Monday, February 16, 2015

How to Make Mad Max Style Vehicles (in 15mm)

Not long ago, I made some post apocalyptic rides. All I used was some Matchbox and Not-Matchbox cars. Nothing cost more than a few dollars. Here's how I did it. 

I was trying to capture a specific art style. If they just ended looking beat up, it would be a failure. So away to Google Image Search to see what I could learn. I soon noticed some common elements to post apocalyptic vehicles:

1 - Faded or completely rusted away, paint jobs:

2 - Missing windows, often replaced with chicken wire or armored plates: 

3 - Bodywork missing, patched with corrugated metal sheets: 

4 - Stowage. Got to carry your own fuel and supplies! 

5 - Rams (for ramming): 

6 - Barbed wire, rope, weapons and various cool bits:

7 - For an obviously evil feel, spikes and even skulls (I didn't really want that, but I did end up using one skull):

The cars I had fell into three groups. One seemed obviously fast. The second seemed obviously heavy. The third had an ATV / offroad feel. I tried to play to these with the kitbashing. You'd weigh down a utility vehicle, but supercharge an interceptor!

For parts, I used:

- Cardboard (what can't you do with cardboard? It's almost like plasticard, but free)
- Mosquito netting
- Ear buds (for the shafts)
- Some AT-43 and Warmachine bitz

I tried knocking out some windows, but Matchbox figured I might try that. Even with a hammer, I couldn't break out the plastic windscreens. In the end I just gave up and left them in. Here and there, I just covered them with cardboard. I had similar problems with trying to unscrew and open up the cars. Unless you have serious tools, spare yourself the emasculation of taking on Matchbox.

The painting was quite straight forward. I wanted to go with the completely faded and rusted out look. For this, we started from black primer. Some cars got their "residual" paint job drybrushed on:

For the rest, I just left the rusty appearance. This was just drybrushing oranges, and adding silver in places, suggesting wear. Only the police car needed anything more.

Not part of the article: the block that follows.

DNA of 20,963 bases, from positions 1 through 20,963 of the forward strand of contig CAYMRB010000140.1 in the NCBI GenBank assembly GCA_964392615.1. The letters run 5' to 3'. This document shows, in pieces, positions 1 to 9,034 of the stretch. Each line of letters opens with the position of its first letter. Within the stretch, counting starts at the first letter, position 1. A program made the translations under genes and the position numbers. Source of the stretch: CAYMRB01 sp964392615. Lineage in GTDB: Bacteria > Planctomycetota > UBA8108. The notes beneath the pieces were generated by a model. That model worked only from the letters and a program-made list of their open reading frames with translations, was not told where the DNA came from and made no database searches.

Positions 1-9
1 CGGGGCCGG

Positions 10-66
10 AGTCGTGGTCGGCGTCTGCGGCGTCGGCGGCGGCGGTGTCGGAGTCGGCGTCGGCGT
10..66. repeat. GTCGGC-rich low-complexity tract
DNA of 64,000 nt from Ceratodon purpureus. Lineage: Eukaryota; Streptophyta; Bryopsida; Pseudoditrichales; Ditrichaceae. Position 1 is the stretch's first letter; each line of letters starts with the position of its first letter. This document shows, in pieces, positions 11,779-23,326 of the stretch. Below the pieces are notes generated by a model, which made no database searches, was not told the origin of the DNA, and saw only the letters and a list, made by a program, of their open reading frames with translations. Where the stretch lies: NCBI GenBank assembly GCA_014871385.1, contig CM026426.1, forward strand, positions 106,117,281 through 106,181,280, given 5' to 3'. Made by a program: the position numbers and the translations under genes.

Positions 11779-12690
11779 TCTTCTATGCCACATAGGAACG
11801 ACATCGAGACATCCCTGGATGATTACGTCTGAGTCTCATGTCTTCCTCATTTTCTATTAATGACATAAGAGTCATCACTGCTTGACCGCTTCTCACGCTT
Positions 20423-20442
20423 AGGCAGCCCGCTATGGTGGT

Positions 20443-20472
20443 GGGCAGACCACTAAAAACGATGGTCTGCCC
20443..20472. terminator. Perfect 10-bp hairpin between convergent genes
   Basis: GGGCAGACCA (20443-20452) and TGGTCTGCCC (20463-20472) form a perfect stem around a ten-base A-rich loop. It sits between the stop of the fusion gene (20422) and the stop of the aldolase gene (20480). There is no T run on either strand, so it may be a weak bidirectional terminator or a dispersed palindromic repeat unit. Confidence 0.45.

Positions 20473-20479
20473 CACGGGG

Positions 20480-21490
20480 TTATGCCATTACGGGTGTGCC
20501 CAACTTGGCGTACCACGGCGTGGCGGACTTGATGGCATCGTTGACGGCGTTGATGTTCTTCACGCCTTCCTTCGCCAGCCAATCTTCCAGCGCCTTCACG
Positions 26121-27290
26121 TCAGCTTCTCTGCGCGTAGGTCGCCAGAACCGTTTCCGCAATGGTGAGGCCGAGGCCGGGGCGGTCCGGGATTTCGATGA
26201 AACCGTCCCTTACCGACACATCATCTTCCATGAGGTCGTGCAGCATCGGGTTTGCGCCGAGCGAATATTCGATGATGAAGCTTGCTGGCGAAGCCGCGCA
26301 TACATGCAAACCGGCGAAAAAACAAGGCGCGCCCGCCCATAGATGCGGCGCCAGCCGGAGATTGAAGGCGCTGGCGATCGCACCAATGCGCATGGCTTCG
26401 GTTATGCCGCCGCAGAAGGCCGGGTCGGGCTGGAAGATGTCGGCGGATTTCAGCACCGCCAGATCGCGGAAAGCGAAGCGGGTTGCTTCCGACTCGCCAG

For me, using Matchbox and Matchbox clones was a no brainer. They're varied, cheap, and high detail. As such, I was quite pleased with how they turned out. They were fun to make too. 
If you're doing a post-apoc / zombie game, I urge you to try it.

Navin Weeraratne

Monday, January 06, 2014

The Sri Lanka Cyber Games - Cheapskate goes to a Con

The local Geek Club had the good fortune in December, of being invited to run events at the Sri Lanka Cyber Games. You'd think this has nothing to do with traditional table top gaming - and you'd be right. The organizers were looking to grow their event into a larger, more encompassing festival. They asked us to bring some table top flavor, and so we did.

I was (of course) put in charge of running a few wargames. I figured I'd just run a couple of scenarios and alternate between them. I didn't anticipate though:

1 - how novel table top wargaming would be to people. Most of the attendees were FPS (First Person Shooter) players.

2 - that many would come back the next day, and want to play again. 

As such, I soon found that I had to pull out every trick I had. I ran two wargame demos a day, for three days. This was a lot more tiring than I expected, and Geek Club volunteers gave me a ton of help. I had blast, made new friends, and even helped inspire some to tinker and kitbash as well. 

Here are some shots from the event.  



Saturday, November 23, 2013

Victorian Science Fiction: Space Prussians! (Part 2: Tanks and War Balloons)

Making Tanks

At first I figured I would just buy some tanks. There's a lot of VSF armor out there, from a range of companies. Unfortunately, I didn't find much that really popped out at me. I think a large part of the problem is that VSF tanks are generally modeled after WW1 tanks. These looked a lot like boxes and pipes thrown together, and this shows in the sculpts.

I figured rather than pay real money for something that looks like that, I may as well try scratch-building them myself. It wouldn't look much different, and if I botched things all it would cost me would be an afternoon.
I got googling, and quickly found Dyehard's Victorian and Edwardian Science Fiction Page. It's a lovely collection of VSF scratch-building resources, tips, and a record of his own work. There's also a collection of WW1 tank plans set up for one to print, cut, build.   
I tried building an A7V. It came together at first, but then things went South pretty quick. I figured by that point I was all in, and may as well try and have some fun with it. After all, the point was to make some VSF tanks, not some A7Vs.
Side machine guns were a must. The brackets that form the sponsons are just some MechWarrior bases leftover from previous madness. I wanted an obvious, tank-caliber gun on the top, so I slapped one on and stuck it in place with some epoxy. The tubes are made from ear buds.